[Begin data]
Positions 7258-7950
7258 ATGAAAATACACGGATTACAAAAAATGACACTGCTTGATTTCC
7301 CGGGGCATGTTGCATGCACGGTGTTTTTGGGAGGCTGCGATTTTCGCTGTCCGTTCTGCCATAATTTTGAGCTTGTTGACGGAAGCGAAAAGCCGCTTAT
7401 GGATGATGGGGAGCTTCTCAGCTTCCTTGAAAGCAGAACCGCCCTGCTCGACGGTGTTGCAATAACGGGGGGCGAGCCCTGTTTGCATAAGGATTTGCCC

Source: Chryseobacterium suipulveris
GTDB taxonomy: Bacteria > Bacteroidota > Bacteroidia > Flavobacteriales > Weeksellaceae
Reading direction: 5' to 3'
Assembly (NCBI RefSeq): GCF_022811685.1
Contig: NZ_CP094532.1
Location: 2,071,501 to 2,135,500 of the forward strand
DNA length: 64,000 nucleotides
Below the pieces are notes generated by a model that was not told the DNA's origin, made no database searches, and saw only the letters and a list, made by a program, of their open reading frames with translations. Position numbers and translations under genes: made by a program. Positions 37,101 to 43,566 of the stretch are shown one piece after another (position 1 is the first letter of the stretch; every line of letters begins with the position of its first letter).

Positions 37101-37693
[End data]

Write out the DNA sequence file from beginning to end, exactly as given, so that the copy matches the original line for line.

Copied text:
Positions 7258-7950
7258 ATGAAAATACACGGATTACAAAAAATGACACTGCTTGATTTCC
7301 CGGGGCATGTTGCATGCACGGTGTTTTTGGGAGGCTGCGATTTTCGCTGTCCGTTCTGCCATAATTTTGAGCTTGTTGACGGAAGCGAAAAGCCGCTTAT
7401 GGATGATGGGGAGCTTCTCAGCTTCCTTGAAAGCAGAACCGCCCTGCTCGACGGTGTTGCAATAACGGGGGGCGAGCCCTGTTTGCATAAGGATTTGCCC

Source: Chryseobacterium suipulveris
GTDB taxonomy: Bacteria > Bacteroidota > Bacteroidia > Flavobacteriales > Weeksellaceae
Reading direction: 5' to 3'
Assembly (NCBI RefSeq): GCF_022811685.1
Contig: NZ_CP094532.1
Location: 2,071,501 to 2,135,500 of the forward strand
DNA length: 64,000 nucleotides
Below the pieces are notes generated by a model that was not told the DNA's origin, made no database searches, and saw only the letters and a list, made by a program, of their open reading frames with translations. Position numbers and translations under genes: made by a program. Positions 37,101 to 43,566 of the stretch are shown one piece after another (position 1 is the first letter of the stretch; every line of letters begins with the position of its first letter).

Positions 37101-37693